The U.S. Supreme Court’s decision this week in Tyson Foods, Inc. v. Bouaphakeo et al. came as a surprise to many observers, and has the potential to significantly influence the manner in which wage and hour collective and class actions are litigated going forward. We note that while the decision allowing for use of representative evidence in a donning and doffing class or collective action is not ideal, it is not as bad as it could have been. The Court did, after all, make clear that such evidence is permissible only if each plaintiff could have used the same evidence in an individual action. On the other hand, plaintiffs who clear that hurdle now will be permitted to rely on a time study conducted on a sample of class members to calculate an average donning/doffing time, which is then extrapolated to each member of the class — even if the actual time spent on the activity in question varies dramatically among employees and even if some of the class members failed to prove damages at all based on that time study. Cozen O’Connor offers a comprehensive analysis of the case, including several strategic lessons for employers, at www.cozen.com/news-resources/publications/2016/scotus-opens-the-door-to-representative-evidence-in-donning-and-doffing-cases. (Jeremy Glenn, Cozen O’Connor)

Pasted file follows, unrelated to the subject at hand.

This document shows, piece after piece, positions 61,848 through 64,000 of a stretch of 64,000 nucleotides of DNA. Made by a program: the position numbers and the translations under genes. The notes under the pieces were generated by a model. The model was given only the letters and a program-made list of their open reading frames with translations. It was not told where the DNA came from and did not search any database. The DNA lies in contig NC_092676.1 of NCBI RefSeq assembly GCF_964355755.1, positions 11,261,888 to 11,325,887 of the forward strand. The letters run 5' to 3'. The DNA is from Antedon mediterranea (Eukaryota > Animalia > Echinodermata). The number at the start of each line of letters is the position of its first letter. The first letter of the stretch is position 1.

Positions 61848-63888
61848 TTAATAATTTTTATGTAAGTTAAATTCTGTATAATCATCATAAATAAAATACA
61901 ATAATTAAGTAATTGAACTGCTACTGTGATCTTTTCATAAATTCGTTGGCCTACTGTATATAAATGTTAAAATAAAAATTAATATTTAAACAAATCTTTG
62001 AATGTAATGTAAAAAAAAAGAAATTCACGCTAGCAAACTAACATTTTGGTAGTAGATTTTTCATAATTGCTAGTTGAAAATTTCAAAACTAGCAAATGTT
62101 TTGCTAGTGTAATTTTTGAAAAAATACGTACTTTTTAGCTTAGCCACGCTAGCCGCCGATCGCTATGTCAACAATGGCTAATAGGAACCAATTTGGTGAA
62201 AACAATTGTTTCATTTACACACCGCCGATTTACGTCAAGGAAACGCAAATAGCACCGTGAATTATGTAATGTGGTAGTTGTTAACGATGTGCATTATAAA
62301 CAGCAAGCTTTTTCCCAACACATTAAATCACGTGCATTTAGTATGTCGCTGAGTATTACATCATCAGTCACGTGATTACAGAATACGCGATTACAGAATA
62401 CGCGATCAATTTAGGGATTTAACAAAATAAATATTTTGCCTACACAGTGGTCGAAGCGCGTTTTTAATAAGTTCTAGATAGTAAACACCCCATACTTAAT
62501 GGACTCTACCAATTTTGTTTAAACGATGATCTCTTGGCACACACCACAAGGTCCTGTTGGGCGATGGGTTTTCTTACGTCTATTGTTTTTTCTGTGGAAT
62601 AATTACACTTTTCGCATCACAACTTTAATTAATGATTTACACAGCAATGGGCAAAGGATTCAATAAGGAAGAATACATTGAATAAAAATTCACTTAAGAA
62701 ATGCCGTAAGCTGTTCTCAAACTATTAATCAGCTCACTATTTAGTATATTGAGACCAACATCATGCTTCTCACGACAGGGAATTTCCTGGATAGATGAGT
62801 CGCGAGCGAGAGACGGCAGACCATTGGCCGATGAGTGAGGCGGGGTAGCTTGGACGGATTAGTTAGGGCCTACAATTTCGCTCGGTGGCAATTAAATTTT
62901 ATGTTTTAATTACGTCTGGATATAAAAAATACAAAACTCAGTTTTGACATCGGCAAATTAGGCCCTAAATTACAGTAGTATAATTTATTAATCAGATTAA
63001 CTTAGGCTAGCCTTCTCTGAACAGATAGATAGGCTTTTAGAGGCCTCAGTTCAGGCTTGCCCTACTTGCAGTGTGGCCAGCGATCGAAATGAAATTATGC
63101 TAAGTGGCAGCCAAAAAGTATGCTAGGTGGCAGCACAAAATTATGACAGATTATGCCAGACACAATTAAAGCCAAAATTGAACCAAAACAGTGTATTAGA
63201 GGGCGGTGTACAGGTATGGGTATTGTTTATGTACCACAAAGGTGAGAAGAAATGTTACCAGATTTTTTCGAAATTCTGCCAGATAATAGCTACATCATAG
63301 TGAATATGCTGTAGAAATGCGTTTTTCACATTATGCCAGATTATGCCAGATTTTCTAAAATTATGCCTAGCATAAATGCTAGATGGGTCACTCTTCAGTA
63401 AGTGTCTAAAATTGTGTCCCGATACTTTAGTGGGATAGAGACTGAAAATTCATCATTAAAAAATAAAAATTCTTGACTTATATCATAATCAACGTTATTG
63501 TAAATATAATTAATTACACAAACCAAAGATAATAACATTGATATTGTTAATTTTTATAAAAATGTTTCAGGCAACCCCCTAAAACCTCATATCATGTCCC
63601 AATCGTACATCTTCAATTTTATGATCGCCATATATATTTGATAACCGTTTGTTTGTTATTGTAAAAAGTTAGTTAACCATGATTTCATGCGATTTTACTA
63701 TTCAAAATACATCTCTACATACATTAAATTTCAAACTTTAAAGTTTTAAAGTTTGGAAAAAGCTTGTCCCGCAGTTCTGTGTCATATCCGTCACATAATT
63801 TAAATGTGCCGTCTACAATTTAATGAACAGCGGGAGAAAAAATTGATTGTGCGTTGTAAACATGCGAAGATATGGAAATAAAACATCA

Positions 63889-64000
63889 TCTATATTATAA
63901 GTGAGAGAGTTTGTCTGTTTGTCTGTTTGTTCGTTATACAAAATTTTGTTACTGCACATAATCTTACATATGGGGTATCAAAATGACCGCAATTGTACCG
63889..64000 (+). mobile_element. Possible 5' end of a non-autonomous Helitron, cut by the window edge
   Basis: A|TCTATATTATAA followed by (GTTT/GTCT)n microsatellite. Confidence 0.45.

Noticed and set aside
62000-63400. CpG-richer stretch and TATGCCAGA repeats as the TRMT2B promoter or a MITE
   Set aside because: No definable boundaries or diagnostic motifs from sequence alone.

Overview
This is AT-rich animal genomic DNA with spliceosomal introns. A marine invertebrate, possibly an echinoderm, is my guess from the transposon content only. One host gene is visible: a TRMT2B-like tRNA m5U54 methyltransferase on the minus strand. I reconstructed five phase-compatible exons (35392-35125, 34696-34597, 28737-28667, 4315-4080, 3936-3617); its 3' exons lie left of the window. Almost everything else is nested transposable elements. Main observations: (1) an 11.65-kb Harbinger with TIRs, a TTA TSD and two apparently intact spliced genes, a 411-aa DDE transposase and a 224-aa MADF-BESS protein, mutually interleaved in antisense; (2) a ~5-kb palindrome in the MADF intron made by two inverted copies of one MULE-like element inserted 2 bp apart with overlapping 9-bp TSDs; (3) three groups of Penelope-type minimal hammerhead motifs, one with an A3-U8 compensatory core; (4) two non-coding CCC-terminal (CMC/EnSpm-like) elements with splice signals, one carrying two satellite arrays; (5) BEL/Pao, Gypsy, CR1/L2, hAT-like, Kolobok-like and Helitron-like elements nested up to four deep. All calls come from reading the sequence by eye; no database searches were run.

The Wage & Hour Defense Institute (WHDI) of the Litigation Counsel of America is comprised of highly talented and experienced wage and hour defense attorneys from across the United States.
Welcome to our blog.
For more information, visit wagehourdefense.org.